Appeals Court Addresses Anticipated Nuisance Claim in Frac Sand Case
The Wisconsin Court of Appeals recently upheld the dismissal of a complaint brought by Town of Hixton landowners seeking a permanent injunction to stop AllEnergy from creating a frac sand mine in the Town of Hixton. The circuit court had dismissed the claim earlier, and the landowners appealed. The issue that we, and others in the frac sand community, have been tracking with this case is the anticipated nuisance claim theory. The court of appeals confirmed that an anticipated private nuisance claim is a recognized cause of action under Wisconsin law, but found the plaintiffs’ complaint failed to state such a claim. The court found that the complaint did not explain “how or why AllEnergy’s proposed mine is certain to create one or more of the nuisance conditions.”
In this case, AllEnergy argued that Wisconsin law does not recognize anticipated private nuisance claims. The court of appeals held that Wisconsin does recognize an anticipated private nuisance claim as a subset of a general private nuisance claim. The court focused on two early 20th century cases as authority for the existence of this cause of action: Rogers v. John Week Lumber Co. (1903) and especially Wergin v. Voss (1923). The court quoted, with approval, the description of the cause of action from Wergin:
“The instant case presents an application to a court of equity to restrain a threatened or prospective nuisance. While a court of equity may enjoin a threatened or anticipated nuisance, public or private, it should do so only where it clearly appears that a nuisance will necessarily result from the contemplated act or thing which it is [s]ought to enjoin.” (Emphasis added).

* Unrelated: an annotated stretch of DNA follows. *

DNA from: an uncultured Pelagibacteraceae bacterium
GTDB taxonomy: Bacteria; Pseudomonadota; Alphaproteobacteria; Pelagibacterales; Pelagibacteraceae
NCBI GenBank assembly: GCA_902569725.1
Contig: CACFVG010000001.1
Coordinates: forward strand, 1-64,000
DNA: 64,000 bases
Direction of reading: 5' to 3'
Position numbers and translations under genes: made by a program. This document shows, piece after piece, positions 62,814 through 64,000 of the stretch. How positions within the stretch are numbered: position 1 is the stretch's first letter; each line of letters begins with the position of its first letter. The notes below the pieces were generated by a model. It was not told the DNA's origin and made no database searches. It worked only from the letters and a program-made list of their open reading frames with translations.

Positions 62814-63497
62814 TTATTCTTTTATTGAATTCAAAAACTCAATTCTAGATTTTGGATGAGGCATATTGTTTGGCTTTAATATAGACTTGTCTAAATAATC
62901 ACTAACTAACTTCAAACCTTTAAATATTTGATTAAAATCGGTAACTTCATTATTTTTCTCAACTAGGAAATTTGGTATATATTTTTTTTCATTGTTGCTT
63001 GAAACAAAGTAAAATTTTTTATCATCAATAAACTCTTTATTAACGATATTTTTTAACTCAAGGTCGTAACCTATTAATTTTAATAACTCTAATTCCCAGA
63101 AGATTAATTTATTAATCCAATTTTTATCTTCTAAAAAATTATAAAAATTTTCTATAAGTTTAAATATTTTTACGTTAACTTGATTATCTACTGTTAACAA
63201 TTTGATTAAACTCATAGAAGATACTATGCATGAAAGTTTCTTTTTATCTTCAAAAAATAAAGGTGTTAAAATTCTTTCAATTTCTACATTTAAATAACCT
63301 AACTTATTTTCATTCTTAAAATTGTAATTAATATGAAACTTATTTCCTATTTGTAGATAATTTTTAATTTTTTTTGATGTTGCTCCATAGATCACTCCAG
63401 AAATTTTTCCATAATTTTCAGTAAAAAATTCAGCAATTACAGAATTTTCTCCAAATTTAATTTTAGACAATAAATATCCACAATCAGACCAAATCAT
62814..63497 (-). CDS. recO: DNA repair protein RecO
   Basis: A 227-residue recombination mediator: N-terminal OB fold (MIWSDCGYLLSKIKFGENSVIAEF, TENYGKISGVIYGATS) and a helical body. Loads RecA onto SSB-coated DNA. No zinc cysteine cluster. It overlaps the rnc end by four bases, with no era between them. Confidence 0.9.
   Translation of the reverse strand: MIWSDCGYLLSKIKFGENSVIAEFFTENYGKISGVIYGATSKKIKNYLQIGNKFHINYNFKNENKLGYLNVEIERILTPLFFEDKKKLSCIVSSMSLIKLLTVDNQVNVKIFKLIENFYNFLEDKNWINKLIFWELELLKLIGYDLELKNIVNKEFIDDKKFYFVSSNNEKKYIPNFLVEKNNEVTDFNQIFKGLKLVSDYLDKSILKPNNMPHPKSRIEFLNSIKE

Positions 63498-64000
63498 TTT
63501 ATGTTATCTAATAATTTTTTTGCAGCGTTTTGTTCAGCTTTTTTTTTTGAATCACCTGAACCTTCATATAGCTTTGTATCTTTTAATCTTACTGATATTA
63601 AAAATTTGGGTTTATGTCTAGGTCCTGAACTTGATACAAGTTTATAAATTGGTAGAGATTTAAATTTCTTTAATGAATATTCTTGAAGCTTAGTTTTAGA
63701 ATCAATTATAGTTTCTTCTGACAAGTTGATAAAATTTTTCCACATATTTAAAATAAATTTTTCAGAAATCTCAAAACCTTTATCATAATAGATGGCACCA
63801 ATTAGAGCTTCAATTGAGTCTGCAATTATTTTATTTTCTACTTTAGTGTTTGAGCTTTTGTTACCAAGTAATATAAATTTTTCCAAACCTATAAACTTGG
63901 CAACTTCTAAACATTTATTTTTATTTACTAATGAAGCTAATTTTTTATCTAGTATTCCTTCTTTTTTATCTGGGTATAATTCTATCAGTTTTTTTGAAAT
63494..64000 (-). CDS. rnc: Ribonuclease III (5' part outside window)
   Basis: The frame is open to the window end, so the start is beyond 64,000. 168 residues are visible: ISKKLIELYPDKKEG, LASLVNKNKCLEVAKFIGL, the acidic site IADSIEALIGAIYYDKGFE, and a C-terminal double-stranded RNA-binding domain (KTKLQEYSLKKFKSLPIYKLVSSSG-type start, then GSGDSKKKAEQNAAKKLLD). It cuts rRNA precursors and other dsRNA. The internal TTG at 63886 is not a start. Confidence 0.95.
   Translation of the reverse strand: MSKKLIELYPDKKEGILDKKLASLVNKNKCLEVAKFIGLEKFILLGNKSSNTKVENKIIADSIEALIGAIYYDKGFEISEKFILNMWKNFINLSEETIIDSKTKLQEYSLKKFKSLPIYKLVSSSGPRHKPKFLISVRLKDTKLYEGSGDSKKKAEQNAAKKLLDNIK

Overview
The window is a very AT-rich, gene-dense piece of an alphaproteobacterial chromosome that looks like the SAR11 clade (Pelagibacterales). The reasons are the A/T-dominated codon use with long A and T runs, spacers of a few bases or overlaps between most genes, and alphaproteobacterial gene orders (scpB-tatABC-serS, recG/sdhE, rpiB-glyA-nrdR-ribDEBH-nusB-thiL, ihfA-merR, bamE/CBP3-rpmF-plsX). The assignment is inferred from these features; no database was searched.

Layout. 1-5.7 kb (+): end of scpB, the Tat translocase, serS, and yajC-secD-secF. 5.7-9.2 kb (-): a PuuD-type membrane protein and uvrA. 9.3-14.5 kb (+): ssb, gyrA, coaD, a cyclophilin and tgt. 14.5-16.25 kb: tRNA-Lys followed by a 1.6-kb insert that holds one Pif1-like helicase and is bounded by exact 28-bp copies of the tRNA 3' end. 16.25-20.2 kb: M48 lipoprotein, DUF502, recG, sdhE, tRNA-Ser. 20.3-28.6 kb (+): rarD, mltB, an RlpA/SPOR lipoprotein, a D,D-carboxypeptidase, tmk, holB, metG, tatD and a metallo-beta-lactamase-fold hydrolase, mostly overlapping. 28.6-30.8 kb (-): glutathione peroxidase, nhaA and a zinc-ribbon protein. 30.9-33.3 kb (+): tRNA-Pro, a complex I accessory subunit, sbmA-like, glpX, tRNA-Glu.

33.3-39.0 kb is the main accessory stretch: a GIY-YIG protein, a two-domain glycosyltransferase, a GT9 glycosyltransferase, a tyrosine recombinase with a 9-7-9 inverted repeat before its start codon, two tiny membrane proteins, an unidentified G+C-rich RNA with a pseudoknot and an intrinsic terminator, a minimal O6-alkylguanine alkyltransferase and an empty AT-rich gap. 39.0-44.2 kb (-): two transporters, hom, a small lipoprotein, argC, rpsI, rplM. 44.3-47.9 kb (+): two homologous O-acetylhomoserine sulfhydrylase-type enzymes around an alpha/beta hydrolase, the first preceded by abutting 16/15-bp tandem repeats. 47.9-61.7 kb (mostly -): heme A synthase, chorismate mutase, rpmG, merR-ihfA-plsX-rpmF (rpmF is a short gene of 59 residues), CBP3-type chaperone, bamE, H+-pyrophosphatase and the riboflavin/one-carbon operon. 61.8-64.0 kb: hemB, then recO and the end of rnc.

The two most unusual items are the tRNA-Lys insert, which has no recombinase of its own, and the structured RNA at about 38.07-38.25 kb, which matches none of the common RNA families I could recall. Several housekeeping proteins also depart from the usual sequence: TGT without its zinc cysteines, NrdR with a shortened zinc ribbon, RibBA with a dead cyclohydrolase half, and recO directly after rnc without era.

The court explained that “the mere possibility of a future nuisance and future resulting harm will not suffice to justify a court’s intervention.” Situations where the injuries from the action or thing at issue are too remote or speculative cannot support a cause of action in nuisance.
The court went on to discuss generally the factual allegations that are required to support a claim for anticipated private nuisance. Here the court emphasized that to properly allege this type of claim it must be alleged that the defendant’s proposed conduct will “necessarily” or “certainly” create a nuisance, and that the resulting nuisance will cause the claimant harm that is “inevitable and undoubted.” The court found in the AllEnergy case that the plaintiffs’ allegations were too general and vague, and noted that they didn’t provide specific details about the proposed project and its relationship to the lands of the plaintiffs. In the court’s view, the plaintiffs did not plead inevitable and undoubted specific harm to their specific properties, due to the specific AllEnergy mine.
The court of appeals in the AllEnergy case does affirm the existence of the anticipated private nuisance claim under Wisconsin law. However, project developers can take some comfort in the relatively high bar that is necessary to establish such a claim. Why is the bar so high? It is very difficult to establish that a project creates a nuisance before it is ever constructed and operating, because the analysis is necessarily speculative in most cases. In addition, permitting and other land use regulations for frac sand projects are substantial, with many protections for neighboring property owners and the environment.